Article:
CVS Quits Cigarettes, Adjusting To New Health Care Landscape
AUDIE CORNISH, HOST:
In New York's Bryant Park today, there was an unusual scene - a huge cigarette, maybe 30 feet high, stamped with the words, cigarettes out, health in and some free lollipops.
NICKO LIBOWITZ: Hey folks. Did you guys get a lollipop yet?
CORNISH: Nicko Libowitz was handing out treats on behalf of CVS.
LIBOWITZ: So CVS is quitting cigarettes.
UNIDENTIFIED WOMAN: Thank you.
LIBOWITZ: And we'd like you all to celebrate with us.
CORNISH: CVS actually decided to stop selling tobacco products earlier this year. The company is marking today as the day that it's fulfilled that promise. No more cigarettes on the shelves. And today CVS rebranded itself. Its corporate was CVS Caremark, now it's CVS Health. Bruce Japsen covers health care business for Forbes, and he joins us now. Bruce, welcome.
BRUCE JAPSEN: Hey, thanks for having me.
CORNISH: So let's put what's happening today in context because this is a lot of PR. But what's the thinking behind it?
JAPSEN: Well, a lot of people don't realize that Affordable Care Act is not just this political football but this is a big business opportunity for anybody in the health care business. And when you're CVS or their rival Walgreens and you have pharmacies on practically every corner in America, they want to capitalize on this. And they see millions of paying customers coming in their door, and they want to get a piece of that. And they want to not only with their decision to pull the cigarettes from the shelves a month early, they're rebranding themselves as CVS Health. They want people to know they're not necessarily just a retailer anymore. They're a health care company.
CORNISH: And when we talked to the CEO of CVS, Larry Merlo, back in February, here's what he had to say.
LARRY MERLO: Health care is evolving, and this decision positions us for a growing role in our health care system.
CORNISH: Bruce, CVS is already, what, the biggest seller of prescription drugs in the U.S.? I mean, how much more of a market opportunity do they need?
JAPSEN: There is a bigger market. I mean, people have to remember that we're talking - just with the people who had signed up for the exchanges who've not had health care before - you're talking 8 million new customers. More and more states are expanding their Medicaid insurance for the poor which is actually going to be much more than that 8 million. So there are millions of potential customers out there, coupled with the fact that a lot of people talk about a primary care doctor shortage. And also there's an emphasis by your insurance companies and your employers to stop paying for expensive hospital care. And so the pharmacies have been lobbying in states to get pharmacists to not only give you the pills but also administer vaccines and nurse practitioners to do physicals for back-to-school kids and wellness exams and all sorts of things. And so these retailers are saying we are here to be the primary care provider - your family doctor, if you will. What better way to do that than say hey, we're not smoking and oh, by the way, we're changing our name?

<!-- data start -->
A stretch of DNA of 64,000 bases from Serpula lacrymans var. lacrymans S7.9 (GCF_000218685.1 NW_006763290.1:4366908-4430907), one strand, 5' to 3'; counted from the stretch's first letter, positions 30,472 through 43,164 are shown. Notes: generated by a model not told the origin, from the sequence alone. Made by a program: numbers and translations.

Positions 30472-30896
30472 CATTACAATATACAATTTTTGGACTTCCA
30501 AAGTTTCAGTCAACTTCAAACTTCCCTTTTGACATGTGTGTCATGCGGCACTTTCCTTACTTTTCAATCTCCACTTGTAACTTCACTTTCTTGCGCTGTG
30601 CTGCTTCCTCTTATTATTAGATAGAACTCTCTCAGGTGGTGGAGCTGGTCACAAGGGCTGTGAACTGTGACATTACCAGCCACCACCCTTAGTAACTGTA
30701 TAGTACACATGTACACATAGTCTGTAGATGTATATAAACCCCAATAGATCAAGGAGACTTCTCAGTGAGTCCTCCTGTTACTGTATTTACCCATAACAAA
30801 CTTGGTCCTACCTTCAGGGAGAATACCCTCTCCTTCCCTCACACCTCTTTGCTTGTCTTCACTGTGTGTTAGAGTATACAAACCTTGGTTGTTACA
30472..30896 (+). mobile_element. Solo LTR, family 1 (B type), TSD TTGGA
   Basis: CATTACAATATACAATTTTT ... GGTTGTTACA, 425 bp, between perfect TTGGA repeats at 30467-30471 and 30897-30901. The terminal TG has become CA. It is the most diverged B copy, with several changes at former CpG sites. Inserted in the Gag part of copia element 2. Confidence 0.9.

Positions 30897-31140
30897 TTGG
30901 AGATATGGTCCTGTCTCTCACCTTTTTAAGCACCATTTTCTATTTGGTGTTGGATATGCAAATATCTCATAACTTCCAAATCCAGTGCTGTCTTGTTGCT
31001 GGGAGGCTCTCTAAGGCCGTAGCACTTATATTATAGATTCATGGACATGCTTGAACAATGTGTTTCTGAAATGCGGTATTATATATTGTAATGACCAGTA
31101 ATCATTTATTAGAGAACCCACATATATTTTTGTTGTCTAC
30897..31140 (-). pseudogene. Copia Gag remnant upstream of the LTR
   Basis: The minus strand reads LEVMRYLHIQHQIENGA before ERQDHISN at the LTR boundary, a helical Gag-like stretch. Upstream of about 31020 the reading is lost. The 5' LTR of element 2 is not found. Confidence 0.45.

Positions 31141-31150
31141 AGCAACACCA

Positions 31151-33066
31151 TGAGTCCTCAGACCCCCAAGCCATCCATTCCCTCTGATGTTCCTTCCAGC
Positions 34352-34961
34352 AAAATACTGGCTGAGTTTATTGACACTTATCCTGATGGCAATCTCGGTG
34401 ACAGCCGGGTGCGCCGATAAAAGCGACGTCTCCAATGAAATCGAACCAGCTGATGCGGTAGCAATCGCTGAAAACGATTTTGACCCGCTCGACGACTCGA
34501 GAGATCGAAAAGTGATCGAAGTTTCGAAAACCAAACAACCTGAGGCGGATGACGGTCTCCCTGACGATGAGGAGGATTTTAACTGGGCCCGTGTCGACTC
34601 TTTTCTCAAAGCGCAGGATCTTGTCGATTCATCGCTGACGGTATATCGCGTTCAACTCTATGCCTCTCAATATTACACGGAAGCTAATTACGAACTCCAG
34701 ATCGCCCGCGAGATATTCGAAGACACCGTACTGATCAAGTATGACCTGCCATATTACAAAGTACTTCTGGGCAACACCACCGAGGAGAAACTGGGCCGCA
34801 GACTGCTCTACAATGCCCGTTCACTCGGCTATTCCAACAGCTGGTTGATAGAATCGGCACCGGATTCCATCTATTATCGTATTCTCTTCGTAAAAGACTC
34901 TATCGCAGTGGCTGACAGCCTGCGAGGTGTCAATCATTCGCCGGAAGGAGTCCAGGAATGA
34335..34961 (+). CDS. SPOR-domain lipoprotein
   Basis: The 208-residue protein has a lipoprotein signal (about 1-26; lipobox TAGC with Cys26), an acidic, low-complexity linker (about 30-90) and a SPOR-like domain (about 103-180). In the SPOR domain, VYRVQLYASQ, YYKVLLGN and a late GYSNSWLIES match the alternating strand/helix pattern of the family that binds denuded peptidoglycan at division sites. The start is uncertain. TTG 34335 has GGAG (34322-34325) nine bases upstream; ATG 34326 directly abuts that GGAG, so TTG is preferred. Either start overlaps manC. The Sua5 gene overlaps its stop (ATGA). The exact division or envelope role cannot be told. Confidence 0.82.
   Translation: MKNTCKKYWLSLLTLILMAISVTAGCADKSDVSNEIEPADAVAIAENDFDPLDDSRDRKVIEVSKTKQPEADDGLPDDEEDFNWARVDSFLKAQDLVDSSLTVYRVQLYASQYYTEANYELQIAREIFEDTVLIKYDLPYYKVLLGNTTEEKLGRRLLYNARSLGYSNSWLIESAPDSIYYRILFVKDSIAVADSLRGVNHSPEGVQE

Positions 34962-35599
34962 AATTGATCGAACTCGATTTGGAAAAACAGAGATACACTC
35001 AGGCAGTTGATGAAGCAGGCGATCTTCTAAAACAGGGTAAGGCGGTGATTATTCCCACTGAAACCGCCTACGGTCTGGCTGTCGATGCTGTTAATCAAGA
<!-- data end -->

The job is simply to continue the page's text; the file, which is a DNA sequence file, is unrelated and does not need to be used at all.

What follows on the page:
CORNISH: As we mentioned, CVS announced this shift in focus back in February. How has Wall Street responded? I mean, obviously tobacco sales are a big business, too.
JAPSEN: Yeah, definitely. That's a great question. I mean, they are losing out on 2 billion in sales. But I think all these companies are going to be generating and getting a lot of sales through the Affordable Care Act and such. And so no one should feel sorry for them. And their stock is trading near a 52-week high and it was up another percent almost today. So Wall Street likes this, and it looks like it's definitely not just a public health maneuver but an effort to rebrand the company.
CORNISH: Bruce Japsen, while this evolution is happening in this particular industry, politically, the Affordable Care Act still has a target on its back, right? I mean, there is very much an effort still to make substantial changes. There are legal challenges that are ongoing. But when a company like CVS does this, is this in fact the business community saying hey, it's happening and we're on board?
JAPSEN: Oh, definitely. And this law is not going anywhere. And here's an example of it. You now have big business making big money on this. Let's face it. If you're a congressman and you've got CVS's in your district and they're making money off this and hospitals making money off this and employing people and hiring more people, it's going to be awfully difficult to rein in the entitlement aspect or the benefit aspect when companies are making big bucks off of this.
CORNISH: Bruce Japsen, thanks so much for talking with us.
JAPSEN: Thanks for having me.
CORNISH: Bruce Japsen. He covers health care business for Forbes. His book is called "Inside Obamacare."
NPR transcripts are created on a rush deadline by an NPR contractor. This text may not be in its final form and may be updated or revised in the future. Accuracy and availability may vary. The authoritative record of NPR’s programming is the audio record.